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MADISON FEMALE SEMINARY.-The second term of this Institution commences on Monday, the 4th inst. It is justly establishing the reputation of an excellent school, and we are glad to see that it is well patronized.
From a report to the Board of Education of New York, it appears that the number of scholars attending school during 1857 was 140,000, and that the daily attendance was 50,000. The total cost of their instruction was $1,100,410 81– being a fraction over $8 for each scholar. There are at present 40 ward, 30 prim ary, 30 evening and 4 normal schools.
ILLINOIS COLLEGE.—We are in receipt of the annual catalogue of the officers and students of Illinois College, Jacksonville, for the academical year 1857–58. For the year the number of students has been as follows: Seniors, 4; Juniors, 15; Sophmores, 12; Freshmen, 26; preparatory department, 41; total number, 118. The next commencement will be on Thursday, June 18th. It will cheer the friends of the College to know that it was never in a more prosperous condition than it is now. A large and beautiful new building, with the modern improvements for heat, light and ventilation, and containing commodious recitation, lecture, apparatus and library rooms, has taken the place of the building destroyed by fire; and it has proved to be well adapted to the purposes for which it was designed.—Exchange.
ARITIMOMETER.-O. L. Castle, of Upper Alton, Ill., has invented a new arith mometer, by means of which the operator can, by playing on nine keys, add any numbers together, and their result wil be indicated on a dial. The ordinary ratchet arrangement is employed, and the extent of the addition is regulated by the number of index wheels which can be increased at pleasure.—Scientific American,
It is stated that upward of seventy-five thousand dollars has already been raised, and put out as interest, of the sum required for the purchase of Mount Ver
Two hundred thousand dollars is the sum demanded for the land and building.
BOOK NOTICES. Third Annual Report, and Collections of the State Historical Society of Wisconsin for 1858.
A cheaply bound but well-printed book of over 500 pages, containing the Report of the Executive Committee, statistics, personal reminiscences, sketches of the early history of different portions of the State, and biographies of the pioneers a paper on American antiquities, several on the early Jesuit missionaries in the northwest, eulogies on Prof, Percival, the poet and late State Geologist, and in. teresting articles on the aborigines, whose hunting grounds will soon be subjugated by the ax and plow of the white man.
We learn from the Report that there are over 3000 volumes in the Society's library, besides a large and valuable collection of letters, pamphlets, and newspa. pers. There are also in the library, thirty-six oil paintings, mostly of distinguished pioneers.
The Society was incorporated in 1849, but had done little up to 1854, at which time it was re-organized.
The present flourishing condition is the result of the indefatigable labors of the Secretary, Lyman C. Draper, who, possessed of the peculiar qualities requisite for the work, has devoted several years to researches into the early history of the West, and he intends hereafter to preserve the fruits of his investigations in the shape of biographies of those adventurous men whose enterprise and achievements have resulted in giving to us the noble heritage we now enjoy.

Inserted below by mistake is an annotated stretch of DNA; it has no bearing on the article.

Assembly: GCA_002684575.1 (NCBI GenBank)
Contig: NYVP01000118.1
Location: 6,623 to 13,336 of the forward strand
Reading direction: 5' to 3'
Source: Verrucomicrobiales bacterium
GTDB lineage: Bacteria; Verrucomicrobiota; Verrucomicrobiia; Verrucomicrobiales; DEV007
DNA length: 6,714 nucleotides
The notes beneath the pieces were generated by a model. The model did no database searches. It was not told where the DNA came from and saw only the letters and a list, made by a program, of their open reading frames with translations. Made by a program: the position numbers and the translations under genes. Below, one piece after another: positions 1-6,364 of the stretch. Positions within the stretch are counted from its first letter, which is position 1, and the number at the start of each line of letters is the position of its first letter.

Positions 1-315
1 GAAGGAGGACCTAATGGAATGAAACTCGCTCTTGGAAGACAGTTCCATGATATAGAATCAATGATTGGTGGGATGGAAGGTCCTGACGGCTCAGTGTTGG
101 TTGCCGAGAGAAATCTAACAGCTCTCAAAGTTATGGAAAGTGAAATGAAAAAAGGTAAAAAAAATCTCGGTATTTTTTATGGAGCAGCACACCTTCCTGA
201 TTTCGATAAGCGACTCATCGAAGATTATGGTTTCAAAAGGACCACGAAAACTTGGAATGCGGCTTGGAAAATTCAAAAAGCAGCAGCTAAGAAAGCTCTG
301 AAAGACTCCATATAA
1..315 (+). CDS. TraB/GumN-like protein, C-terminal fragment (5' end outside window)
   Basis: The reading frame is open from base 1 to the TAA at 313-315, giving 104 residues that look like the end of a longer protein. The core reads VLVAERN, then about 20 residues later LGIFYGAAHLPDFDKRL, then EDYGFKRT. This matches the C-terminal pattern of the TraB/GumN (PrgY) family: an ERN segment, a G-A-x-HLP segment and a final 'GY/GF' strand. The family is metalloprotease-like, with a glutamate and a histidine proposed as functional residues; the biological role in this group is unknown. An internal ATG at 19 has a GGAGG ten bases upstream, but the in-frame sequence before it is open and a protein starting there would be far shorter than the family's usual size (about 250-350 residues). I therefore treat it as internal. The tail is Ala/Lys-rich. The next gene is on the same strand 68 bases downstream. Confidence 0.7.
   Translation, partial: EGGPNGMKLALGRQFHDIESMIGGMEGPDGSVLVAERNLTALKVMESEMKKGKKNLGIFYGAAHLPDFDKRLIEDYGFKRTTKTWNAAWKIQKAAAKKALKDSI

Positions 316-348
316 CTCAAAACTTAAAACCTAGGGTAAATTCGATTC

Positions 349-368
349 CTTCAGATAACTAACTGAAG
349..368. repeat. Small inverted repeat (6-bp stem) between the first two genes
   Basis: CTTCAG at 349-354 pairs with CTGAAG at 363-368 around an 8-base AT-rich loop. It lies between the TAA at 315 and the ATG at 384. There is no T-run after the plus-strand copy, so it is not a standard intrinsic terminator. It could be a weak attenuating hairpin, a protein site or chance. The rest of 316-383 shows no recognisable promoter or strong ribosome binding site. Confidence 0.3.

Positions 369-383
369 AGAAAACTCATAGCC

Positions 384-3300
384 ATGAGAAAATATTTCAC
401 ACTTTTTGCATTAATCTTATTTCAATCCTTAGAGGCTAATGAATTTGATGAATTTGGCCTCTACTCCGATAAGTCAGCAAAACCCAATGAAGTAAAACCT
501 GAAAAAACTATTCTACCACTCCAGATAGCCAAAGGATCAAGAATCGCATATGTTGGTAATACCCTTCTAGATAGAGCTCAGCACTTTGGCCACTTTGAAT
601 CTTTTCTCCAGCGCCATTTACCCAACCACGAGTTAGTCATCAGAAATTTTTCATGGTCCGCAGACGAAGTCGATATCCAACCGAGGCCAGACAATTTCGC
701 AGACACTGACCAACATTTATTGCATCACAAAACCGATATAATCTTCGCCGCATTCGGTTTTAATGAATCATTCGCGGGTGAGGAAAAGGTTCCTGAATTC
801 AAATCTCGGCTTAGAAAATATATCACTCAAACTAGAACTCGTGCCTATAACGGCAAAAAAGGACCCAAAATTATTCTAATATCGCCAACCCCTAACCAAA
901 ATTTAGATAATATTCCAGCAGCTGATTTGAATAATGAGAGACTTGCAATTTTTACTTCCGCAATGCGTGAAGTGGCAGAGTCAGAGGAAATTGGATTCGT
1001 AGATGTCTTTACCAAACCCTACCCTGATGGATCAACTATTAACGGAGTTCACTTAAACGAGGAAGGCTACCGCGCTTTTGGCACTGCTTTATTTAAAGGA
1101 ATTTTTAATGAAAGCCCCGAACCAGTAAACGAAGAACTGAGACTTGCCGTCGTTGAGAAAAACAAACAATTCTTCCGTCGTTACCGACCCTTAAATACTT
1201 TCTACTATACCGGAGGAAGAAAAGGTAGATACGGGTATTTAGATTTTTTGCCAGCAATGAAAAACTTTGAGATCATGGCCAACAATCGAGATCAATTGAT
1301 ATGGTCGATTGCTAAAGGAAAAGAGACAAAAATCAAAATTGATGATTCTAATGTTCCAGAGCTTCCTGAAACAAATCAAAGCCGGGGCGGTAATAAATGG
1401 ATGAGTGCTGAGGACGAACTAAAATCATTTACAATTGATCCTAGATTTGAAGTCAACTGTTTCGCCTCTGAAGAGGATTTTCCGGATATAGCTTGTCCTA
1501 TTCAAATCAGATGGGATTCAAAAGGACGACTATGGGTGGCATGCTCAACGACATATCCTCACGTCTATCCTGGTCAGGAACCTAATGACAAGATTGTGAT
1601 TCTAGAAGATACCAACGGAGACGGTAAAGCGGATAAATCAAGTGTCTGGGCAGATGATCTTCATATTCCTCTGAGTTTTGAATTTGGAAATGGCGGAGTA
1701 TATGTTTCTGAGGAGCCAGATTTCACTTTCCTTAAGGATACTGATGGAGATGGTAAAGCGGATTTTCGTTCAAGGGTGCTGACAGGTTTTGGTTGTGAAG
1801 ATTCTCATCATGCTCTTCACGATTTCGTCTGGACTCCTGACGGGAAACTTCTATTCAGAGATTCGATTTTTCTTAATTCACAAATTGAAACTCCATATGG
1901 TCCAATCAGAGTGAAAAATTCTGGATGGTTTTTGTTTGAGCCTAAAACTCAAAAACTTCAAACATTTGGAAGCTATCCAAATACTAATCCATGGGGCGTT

Rays's Higher Arithmetic. The Principles of Arithmetic, Apalyzed and Practical
ly Applied, for advanced Students. By Joseph Ray, M.D., late Professor of Mathematics in Woodward College. Edited by Chas. E. Mathews, M.A. Publishers: Cincinnatti, Winthrop B. Smith & Co: New York, Clark, Austin, & Smith.
We like this book very much. The principles involved in pure arithmetic are clearly analyzed, and their applications in Interest, Insurance, Commission, and Percentage, generally fully illustrated. There is a section devoted to Accounts Current, another to Storage Accounts, and the subject of Annuities is treated at length. The work will take a high rank as a text-book for advanced classes in our schools.
First Book of Natural Philosophy and Astronomy. By William A. Norton, M.A.,
Professor of Civil Engineering in Yale College, and author of a Treatise on As. tronomy. New York: A. S. Barnes & Co., 51 and 53 John Street, 1858,
The subject of Natural Philosophy has hitherto received but little attention in our common schools, and, as a consequence, our people are, as a mass, almost entirely ignorant of the nature and causes of the various phenomena daily presented to their view in the physical world. It is believed by many teachers that young children ought not to attempt the study of Natural Philosophy, on account of the difficulty of understanding its principles, but we think that it is no more difficult than geography, and should the teacher thoroughly understand the subject, and provide himself with some simple apparatus to illustrate it, he will not complain of a want of interest on the part of his pupils. The boy who broke open his father's watch in order to find what caused its motions, was old enough to learn the first principle of Natural Philosophy.
The fact is, our children spend from six to a dozen years in the common school to learn a little of reading, a little arithmetic, geography, and grammar, as theories merely, and then their education finished, they go out into the world, knowing nothing scarcely, and capable of appreciating but little of the beauty and glory of nature, or the wisdom and skill and power of the great Creator. And good men
wonder that we are a careless and skeptical people, doubting the goodness, and sometimes even the existence of our Heavenly Father; forgetting that we havo never learned to read the record written with His own finger in the great book of nature, which, on account of our ignorance, is to us almost a sealed book.
Believing that a more intimate acquaintance with the works of nature would beget greater love and reverence for the Creator, we hail with gladness every morement calculated to popularize and introduce the study of natural science into our common schools. Mr. Norton's little book seems admirably adapted to interest and instruct the youthful mind, and we trust it may meet with a favorable reception at the hands of our teachers.